Fukui Point – Bunaken National Park
Fukui point is easily one of the best coral dives in the Bunaken National Park. The shallow areas are covered in huge colonies of healthy branching corals, and the reef slopes have some of the most expansive fields of plating coral we’ve ever seen.
Part 1 – Plating Corals
When you drop into Fukui point the first place you will go is down the reef slope. You will quickly be met with layers of plating coral as far as the eye can see. At first glance, you might think all these corals are the same but there is a distinct line around 15m where one species ends and another begins.
There are two dominant species of corals, with a few patches where smaller colonies have carved a life on the reef.
At the top of the reef, you start to find thin plating Echinopora lamellosa corals. Without going diving with a measuring tape, a rough guess would be this colony covers 8m of vertical space and 50+m of horizontal space. We will continue to update this estimate on the second trip to Fukui!
Echinopora forms thin delicate plates that grow quickly and to an impressive size. Echinopora lamellosa like the one at Fukui point is exclusively a plating species. There are however other Echinopora corals which form tubes or branches, some even have branches growing from the centre of plates.
The way to distinguish Echinopora is by looking at the corallites, which grow as little round domes on the surface of the coral. These corallites are often spaced wide apart and the plates lack any visible ridges or valleys.
Near the lower edges of the Echinopora colonies, we found a few plates being guarded by damselfish. If you look closely at the coral you can see little white patched where the fish have eaten away at the coral tissue. Damselfish are algae farmers, and they clear these patches to grow their own food.
Around 13-15m the tiered Echinopora plates give way to Mycedium. At this depth, you can find both Mycedium elephantotus and Mycedium robokaki. Mycedium was one of the first coral we learned to identify, and you can read one of our very first articles here, about this common coral species.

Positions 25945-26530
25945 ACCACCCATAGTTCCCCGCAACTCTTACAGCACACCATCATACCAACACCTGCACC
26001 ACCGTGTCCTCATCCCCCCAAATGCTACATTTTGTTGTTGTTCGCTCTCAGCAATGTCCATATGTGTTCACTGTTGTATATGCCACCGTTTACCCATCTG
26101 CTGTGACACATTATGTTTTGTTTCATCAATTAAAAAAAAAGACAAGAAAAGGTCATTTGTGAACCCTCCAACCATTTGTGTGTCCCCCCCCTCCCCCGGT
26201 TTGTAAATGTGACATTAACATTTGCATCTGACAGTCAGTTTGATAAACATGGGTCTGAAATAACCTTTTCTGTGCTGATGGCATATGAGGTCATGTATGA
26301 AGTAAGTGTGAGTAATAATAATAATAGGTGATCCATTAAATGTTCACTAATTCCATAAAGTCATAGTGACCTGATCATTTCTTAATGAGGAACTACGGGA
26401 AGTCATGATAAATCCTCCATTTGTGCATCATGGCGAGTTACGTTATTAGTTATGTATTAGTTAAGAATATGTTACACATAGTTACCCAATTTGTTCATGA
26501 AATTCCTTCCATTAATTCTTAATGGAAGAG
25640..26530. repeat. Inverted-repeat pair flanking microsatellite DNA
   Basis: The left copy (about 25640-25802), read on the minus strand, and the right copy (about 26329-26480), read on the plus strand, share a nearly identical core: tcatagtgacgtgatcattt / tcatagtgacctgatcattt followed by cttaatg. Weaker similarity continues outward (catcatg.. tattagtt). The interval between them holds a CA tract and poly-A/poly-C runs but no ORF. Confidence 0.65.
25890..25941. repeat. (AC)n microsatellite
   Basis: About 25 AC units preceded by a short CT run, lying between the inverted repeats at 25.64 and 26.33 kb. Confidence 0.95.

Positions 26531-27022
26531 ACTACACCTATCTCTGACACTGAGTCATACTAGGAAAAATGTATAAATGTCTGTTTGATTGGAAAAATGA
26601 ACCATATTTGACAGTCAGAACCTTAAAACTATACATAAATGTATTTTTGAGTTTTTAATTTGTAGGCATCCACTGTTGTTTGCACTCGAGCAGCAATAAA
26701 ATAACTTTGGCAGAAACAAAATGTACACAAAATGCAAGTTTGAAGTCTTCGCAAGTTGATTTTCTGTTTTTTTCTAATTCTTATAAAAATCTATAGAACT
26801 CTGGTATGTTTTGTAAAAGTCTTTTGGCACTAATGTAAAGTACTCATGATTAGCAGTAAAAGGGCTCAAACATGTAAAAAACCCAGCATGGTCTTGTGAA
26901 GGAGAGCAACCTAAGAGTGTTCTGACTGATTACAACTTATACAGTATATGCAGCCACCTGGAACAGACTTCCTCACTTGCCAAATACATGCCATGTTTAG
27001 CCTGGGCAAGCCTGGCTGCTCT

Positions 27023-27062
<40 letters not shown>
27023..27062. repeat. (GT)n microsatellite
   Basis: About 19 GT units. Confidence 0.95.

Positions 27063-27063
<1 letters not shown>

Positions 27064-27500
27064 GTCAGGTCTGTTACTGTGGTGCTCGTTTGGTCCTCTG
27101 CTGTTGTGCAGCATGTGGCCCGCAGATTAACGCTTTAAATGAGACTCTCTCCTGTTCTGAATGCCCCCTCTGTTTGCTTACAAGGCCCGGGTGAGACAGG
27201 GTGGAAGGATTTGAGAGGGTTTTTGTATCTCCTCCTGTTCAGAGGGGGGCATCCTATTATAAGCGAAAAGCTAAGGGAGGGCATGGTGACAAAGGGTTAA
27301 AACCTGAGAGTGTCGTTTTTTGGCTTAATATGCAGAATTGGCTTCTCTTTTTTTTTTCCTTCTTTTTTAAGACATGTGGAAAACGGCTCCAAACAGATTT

Mycedium coral can tolerate lower light, and they also have larger polyps than Echinopora, this allows them to survive on the lower reef slope. In some places, the Mycedium colonies extend to 20m depth, following the same contours at the plating corals above.
You can recognize Mycedium by the inclined cup shaped corallite that always faces away from the centre, towards the edge of the coral colony.
Competition on the Slopes
It’s a tough life for other corals trying to out-compete the fast-growing Echinopora. However, in the band of reef between the dominant species, you can find a few clusters of plating coral eeking out a living on the reef.
Some that stand out are Pachyseris, Oxypora, and Turbinaria.
We found a few large colonies of yellow Pachyseris plates near the edges of the Echinopora stand. This coral has horizontal ridges and the corallites are aligned in neat rows between the ridges.
There were a few colonies of Oxypora that you can recognize from the crinkled texture. The colony is a grey colour and the polyps are a slightly different colour from the rest of the tissue. The texture of the coral is covered in small irregularly spaced bumps.
Turbinaria is a hardy plating coral with tubularly shaped corallites. The colonies in Fukui reef slope have a very smooth surface with small corallites. The corals are found in both grey and yellow.
In part 2 of this Fukui coral spotting series, we will take you to the top of the reef slope where you find a colourful mix of Branching Acropora species, and some rough and tumble roolollith corals.
Thanks to Murex Dive Resorts for showing us around Northern Sulawesi. Do you have a favorite dive site in Bunaken? Let us know in the comments.